It’s a safe bet your organization has been migrating some of its IT operations to the cloud. Good. Everybody’s doing it, for good reason. Cloud is the future. It enables agility and scalability. But chances are, you’re struggling to meet some of your goals. Maybe you’re not getting all the discounts and incentives your cloud service provider promised. Costs are going up. Perhaps your internal customers are becoming jaded, slowing their embrace of the new technology and making it harder to realize the cloud’s benefits.
These things happen — more than many chief information officers (CIOs) would care to admit. Because for all the noise about the cloud over the past decade, this is still new territory for a lot of companies. Eight years after a panicked Jason Segel told Cameron Diaz that “nobody understands the cloud,” many organizations still don’t — at least at a level that lets them efficiently tap its full potential.
Here are six common scenarios we find when CIOs tell us they’re having trouble getting their cloud migration strategy off the ground or keeping it afloat — and some ideas for avoiding or overcoming them.
Whether feeling burned by previous cloud initiatives or unswayed by the current business case, the board or the chief financial officer isn’t willing to commit the financial resources needed to launch a cloud initiative or continue it to fruition. Perhaps the business plan exhibits poorly understood or defined objectives. Maybe it doesn’t promise cost savings. Or maybe it promises unrealistic savings.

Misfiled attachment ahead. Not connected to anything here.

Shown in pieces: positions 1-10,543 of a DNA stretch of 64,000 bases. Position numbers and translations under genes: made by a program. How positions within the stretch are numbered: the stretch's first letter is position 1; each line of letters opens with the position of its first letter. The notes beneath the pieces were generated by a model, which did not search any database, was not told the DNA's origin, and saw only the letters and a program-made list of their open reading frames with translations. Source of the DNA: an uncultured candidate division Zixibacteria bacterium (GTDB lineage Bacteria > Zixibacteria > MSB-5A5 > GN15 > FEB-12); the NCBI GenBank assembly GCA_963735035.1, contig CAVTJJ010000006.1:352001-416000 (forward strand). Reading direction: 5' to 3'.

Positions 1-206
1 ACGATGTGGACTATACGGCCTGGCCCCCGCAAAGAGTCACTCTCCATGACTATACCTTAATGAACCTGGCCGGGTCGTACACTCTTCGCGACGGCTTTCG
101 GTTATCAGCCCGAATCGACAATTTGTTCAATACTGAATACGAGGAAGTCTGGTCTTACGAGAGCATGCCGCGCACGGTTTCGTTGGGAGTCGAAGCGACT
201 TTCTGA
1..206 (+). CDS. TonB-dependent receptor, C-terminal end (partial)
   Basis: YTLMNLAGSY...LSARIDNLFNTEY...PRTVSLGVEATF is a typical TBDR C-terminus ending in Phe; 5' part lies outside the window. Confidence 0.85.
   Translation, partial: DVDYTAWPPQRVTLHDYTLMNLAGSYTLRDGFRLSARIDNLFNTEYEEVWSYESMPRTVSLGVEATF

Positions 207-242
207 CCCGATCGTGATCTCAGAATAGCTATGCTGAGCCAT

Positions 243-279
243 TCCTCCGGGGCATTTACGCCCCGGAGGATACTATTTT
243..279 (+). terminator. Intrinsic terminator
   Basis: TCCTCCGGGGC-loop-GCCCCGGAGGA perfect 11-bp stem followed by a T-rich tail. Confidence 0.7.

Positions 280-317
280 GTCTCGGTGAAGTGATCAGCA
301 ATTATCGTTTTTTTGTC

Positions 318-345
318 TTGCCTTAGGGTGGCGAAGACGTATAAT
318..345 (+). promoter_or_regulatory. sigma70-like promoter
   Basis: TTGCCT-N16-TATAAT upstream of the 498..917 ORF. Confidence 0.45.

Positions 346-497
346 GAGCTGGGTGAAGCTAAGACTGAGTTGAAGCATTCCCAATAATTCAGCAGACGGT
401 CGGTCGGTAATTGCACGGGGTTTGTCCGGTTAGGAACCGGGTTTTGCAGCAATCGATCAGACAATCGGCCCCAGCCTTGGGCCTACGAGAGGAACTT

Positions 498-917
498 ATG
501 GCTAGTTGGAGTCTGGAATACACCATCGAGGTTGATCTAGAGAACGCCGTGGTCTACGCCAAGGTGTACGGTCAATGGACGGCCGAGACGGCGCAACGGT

CIOs can improve their odds of winning the funding they need by developing a clear understanding of why the cloud initiative at hand matters to the business and then articulating that message to all stakeholders. Where applicable, the CIO may want to reframe the business case away from cost savings, which may or may not be realizable, and focus more on how the initiative can support the organization’s vision and overall cloud strategy — including its goal of becoming a more data-driven, agile enterprise. Identifying the specific metrics that will help to prove out the business case, and allow for tracking of progress, also can help.
Even today there are chief information security officers who mistrust security in the cloud. Even where they recognize that leading cloud service providers boast world-class security protocols, they may still fear repercussions with regulators when shifting systems to a cloud environment, perhaps due to concerns that the data and cyber security controls upon which the organization has become reliant will not translate to the new environment. In still other cases, they may see a mismatch between the organization’s plans for taking advantage of data and its strategy for protecting it. At one extreme, they may see security being treated as an afterthought, or, at the other, freighted with burdensome manual protocols and guardrails.